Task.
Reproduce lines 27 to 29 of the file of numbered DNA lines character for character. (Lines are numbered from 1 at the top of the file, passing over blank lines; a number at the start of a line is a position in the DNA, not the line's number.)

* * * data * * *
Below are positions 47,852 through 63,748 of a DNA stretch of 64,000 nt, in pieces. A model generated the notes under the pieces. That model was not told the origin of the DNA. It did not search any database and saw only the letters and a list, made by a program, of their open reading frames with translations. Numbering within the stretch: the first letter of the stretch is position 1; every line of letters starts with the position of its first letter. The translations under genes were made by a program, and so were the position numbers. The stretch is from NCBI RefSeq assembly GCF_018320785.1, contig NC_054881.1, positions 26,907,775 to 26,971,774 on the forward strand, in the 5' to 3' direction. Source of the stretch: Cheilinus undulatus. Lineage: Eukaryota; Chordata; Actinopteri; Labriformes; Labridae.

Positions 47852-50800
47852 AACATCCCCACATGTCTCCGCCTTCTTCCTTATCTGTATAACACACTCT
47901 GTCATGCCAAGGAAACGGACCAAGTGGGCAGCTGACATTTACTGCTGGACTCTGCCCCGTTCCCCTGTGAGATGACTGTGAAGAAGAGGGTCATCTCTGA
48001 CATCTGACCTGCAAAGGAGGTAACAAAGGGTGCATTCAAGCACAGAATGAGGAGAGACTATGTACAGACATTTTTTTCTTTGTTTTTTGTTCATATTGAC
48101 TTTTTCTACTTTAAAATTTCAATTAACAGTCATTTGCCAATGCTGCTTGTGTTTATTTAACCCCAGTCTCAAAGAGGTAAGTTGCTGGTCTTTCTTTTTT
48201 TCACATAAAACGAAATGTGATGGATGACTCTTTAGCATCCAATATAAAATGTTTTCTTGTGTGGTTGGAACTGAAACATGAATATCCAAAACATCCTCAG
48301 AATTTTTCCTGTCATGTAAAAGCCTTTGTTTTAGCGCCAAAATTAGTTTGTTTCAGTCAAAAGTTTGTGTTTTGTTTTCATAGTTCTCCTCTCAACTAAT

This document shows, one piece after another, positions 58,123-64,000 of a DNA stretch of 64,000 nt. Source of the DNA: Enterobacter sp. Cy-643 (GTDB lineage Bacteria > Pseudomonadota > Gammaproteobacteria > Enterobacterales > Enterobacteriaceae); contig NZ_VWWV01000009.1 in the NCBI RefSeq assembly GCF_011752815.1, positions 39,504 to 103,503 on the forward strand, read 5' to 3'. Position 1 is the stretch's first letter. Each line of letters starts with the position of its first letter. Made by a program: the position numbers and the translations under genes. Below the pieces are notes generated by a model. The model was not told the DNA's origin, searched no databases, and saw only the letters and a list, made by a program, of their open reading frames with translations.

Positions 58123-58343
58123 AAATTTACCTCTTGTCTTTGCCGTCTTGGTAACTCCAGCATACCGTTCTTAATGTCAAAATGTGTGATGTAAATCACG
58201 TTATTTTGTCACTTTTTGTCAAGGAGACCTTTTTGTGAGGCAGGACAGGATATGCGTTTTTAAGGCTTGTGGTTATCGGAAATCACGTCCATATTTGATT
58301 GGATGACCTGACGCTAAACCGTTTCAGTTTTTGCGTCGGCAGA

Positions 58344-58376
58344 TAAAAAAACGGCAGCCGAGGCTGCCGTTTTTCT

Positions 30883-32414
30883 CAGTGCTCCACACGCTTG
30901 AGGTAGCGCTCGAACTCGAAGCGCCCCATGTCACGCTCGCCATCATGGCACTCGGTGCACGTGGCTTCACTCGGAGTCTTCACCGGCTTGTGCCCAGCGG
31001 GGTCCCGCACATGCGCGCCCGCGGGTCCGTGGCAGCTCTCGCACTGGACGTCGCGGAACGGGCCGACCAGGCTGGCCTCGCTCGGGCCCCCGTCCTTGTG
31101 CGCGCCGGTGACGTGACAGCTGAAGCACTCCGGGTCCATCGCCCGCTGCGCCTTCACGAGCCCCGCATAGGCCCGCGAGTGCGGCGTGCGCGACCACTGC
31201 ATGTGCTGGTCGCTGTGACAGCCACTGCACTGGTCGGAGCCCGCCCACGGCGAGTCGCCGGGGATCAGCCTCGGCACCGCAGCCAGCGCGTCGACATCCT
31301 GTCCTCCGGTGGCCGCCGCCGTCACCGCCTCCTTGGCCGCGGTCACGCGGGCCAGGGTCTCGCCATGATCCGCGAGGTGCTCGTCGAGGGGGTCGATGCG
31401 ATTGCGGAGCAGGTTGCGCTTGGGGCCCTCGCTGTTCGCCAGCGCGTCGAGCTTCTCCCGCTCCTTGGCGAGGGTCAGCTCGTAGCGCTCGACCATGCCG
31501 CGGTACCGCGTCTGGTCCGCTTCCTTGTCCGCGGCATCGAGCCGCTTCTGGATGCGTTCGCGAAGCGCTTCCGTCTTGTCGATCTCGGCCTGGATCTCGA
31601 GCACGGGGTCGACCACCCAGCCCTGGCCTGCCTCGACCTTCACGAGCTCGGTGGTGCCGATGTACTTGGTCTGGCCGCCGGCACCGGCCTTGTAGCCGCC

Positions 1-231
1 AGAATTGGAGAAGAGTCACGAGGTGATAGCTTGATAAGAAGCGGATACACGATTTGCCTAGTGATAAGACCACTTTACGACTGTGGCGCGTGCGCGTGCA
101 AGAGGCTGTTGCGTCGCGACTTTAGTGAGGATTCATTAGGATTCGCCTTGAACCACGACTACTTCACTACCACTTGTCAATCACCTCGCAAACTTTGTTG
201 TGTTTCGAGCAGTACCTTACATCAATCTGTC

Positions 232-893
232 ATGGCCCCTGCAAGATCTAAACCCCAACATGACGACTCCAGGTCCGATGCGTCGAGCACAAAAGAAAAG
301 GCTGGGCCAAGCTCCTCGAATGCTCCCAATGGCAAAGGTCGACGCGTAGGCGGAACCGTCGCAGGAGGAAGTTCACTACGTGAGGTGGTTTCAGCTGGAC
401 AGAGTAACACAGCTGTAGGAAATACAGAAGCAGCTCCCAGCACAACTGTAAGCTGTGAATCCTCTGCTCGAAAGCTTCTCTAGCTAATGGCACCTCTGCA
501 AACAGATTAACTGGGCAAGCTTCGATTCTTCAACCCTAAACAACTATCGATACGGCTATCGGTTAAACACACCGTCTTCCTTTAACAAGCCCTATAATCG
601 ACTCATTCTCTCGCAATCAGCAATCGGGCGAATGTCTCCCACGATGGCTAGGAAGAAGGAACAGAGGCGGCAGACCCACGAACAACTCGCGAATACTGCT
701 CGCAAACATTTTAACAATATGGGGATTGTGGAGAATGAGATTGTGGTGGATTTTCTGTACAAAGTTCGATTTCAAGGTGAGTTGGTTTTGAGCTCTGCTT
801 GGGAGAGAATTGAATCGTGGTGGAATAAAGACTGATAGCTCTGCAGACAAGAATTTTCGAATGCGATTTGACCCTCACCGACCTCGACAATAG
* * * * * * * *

1 AGAATTGGAGAAGAGTCACGAGGTGATAGCTTGATAAGAAGCGGATACACGATTTGCCTAGTGATAAGACCACTTTACGACTGTGGCGCGTGCGCGTGCA
101 AGAGGCTGTTGCGTCGCGACTTTAGTGAGGATTCATTAGGATTCGCCTTGAACCACGACTACTTCACTACCACTTGTCAATCACCTCGCAAACTTTGTTG
201 TGTTTCGAGCAGTACCTTACATCAATCTGTC